Friday, September 26, 2008


The following guest post from a certain J. Weltschmerz is certainly different from our usual fare, but it's proof that fans of comics and video games aren't the only ones obsessed with their hobbies and fandoms. Enjoy!

Recently, I’ve been imagining an oral history project on NPR, a monthlong series called The Orchid Chronicles, with guest speakers and such. I'd tell the story of the time I walked into a greenhouse, gasped (while clutching my tote bag to my chest), and spent my entire savings on orchids.

I’m an orchid hobbyist in denial. The truth is I’ve ridden my hobby into the ground. My hobby, once relaxing, is now an obsessive, exhaustive pursuit. The Victorians called this affliction Orchidelirium. That’s right, friends, I’m not the first victim and certainly won’t be the last.

Orchids are magic—fragrant, colorful magic that you can grow in your home. Many of them are epiphytic; that is, they grow on other plants rather than in soil, and their roots absorb water from the air. Most orchids make their own food, but some are saprophytic, obtaining nutrients from dead stuff. There are over 22,000 species (not including those yet to been discovered) and thousands of hybrids. In other words, you can collect your heart out (I think I’d sell mine [my heart] for Angraecum sesquipedal, Darwin’s lovely starry mistress), so get ready to take a hacksaw to your purse strings and book a cot at the nuthouse.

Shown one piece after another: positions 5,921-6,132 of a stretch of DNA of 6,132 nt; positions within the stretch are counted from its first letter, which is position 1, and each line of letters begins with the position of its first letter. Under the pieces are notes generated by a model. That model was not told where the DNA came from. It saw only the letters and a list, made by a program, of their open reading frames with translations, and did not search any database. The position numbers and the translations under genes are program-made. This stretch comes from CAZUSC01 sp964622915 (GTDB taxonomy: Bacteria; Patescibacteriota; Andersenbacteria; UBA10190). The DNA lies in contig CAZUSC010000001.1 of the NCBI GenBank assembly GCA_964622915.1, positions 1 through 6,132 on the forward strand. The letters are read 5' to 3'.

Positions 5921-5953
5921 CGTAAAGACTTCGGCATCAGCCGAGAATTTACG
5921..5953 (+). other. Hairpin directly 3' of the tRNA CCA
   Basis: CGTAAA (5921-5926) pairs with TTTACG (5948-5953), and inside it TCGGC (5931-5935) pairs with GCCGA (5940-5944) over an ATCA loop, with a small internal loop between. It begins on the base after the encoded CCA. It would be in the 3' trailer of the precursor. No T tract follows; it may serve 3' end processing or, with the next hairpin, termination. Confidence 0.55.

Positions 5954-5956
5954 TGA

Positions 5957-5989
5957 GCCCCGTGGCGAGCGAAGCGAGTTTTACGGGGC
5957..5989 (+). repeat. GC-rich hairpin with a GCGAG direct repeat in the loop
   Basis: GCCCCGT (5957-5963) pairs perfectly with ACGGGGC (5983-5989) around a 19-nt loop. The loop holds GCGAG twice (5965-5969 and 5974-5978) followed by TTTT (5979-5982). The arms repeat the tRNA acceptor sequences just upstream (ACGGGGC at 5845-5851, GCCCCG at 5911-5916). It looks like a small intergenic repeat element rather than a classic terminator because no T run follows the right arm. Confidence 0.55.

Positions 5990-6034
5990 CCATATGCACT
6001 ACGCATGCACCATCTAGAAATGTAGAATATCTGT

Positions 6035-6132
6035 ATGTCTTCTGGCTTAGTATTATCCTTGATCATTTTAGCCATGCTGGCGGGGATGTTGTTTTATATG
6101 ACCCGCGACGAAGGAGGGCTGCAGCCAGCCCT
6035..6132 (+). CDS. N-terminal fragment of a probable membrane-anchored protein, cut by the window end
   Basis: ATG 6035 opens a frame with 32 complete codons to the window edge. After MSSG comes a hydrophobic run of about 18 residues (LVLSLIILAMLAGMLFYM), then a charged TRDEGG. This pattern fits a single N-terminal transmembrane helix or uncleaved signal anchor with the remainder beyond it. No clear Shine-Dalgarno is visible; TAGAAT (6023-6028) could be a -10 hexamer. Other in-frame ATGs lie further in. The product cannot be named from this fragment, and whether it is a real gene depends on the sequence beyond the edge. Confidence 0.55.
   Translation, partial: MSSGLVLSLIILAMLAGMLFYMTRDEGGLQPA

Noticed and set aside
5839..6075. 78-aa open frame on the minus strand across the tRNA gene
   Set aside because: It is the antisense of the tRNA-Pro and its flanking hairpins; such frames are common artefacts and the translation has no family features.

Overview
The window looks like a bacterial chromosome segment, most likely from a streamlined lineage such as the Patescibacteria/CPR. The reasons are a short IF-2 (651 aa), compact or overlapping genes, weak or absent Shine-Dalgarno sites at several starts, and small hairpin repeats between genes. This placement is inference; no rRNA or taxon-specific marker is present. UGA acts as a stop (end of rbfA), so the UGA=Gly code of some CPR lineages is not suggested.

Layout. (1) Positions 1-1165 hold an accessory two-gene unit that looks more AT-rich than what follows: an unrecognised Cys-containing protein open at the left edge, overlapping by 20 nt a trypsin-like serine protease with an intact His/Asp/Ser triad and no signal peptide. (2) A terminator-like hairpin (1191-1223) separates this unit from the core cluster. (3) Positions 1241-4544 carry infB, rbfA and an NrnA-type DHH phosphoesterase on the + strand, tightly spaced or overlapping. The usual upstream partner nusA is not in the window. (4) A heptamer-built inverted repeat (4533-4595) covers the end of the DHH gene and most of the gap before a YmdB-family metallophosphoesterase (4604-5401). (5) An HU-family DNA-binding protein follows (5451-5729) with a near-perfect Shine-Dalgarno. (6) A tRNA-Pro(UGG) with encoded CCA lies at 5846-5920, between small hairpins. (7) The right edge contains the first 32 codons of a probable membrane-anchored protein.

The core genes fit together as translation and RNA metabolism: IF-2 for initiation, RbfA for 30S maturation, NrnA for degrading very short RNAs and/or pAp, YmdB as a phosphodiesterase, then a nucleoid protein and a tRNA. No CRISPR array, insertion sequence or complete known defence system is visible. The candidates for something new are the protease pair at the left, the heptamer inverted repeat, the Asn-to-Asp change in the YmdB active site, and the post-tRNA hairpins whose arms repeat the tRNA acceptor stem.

Here are a few easy keepers, which are readily available and relatively cheap nowadays. They all produce long-lasting flowers of exquisite beauty.

Phalaenopsis orchid
Phalaenopsis (aka moth orchid): long sprays of flowers that last 4–6 weeks; reblooms quickly; available in many colors

Paphiopedilum Lady's Slipper orchid
Paphiopedilum (aka lady’s slipper): tall flower spikes (stems); usually one flower per spike; mottled foliage

Oncidium orchid Oncidium orchid pseudobulb
Oncidium: often comes in shades of yellow, red, white, and pink; petals may be ruffled on the edges; large pseudobulbs (part of the stem used for storing water)

Dendrobium orchid
Dendrobium: small or large flowers on a thick spike; stalky appearance; reedlike pseudobulbs

You don’t need a gangrenous thumb to care for an orchid. Just be sensible. Most orchids like lots of bright, indirect light and not too much water. Let the roots dry out between waterings. If you don’t, the root system will turn to mush. (And please don’t blame the plant when it dies.) A fast-draining medium, such as bark, is best for growing orchids. Terrestrial orchids, such as slippers, like more moisture; use a peat-based mix for these plants. Your attention will pay off in beautiful bloom after bloom. Trust me.

Don’t just be an orchid admirer, buy one already, and let its magic turn you into one of the bearded crazies you avoid in the books-on-tape section of your local library.

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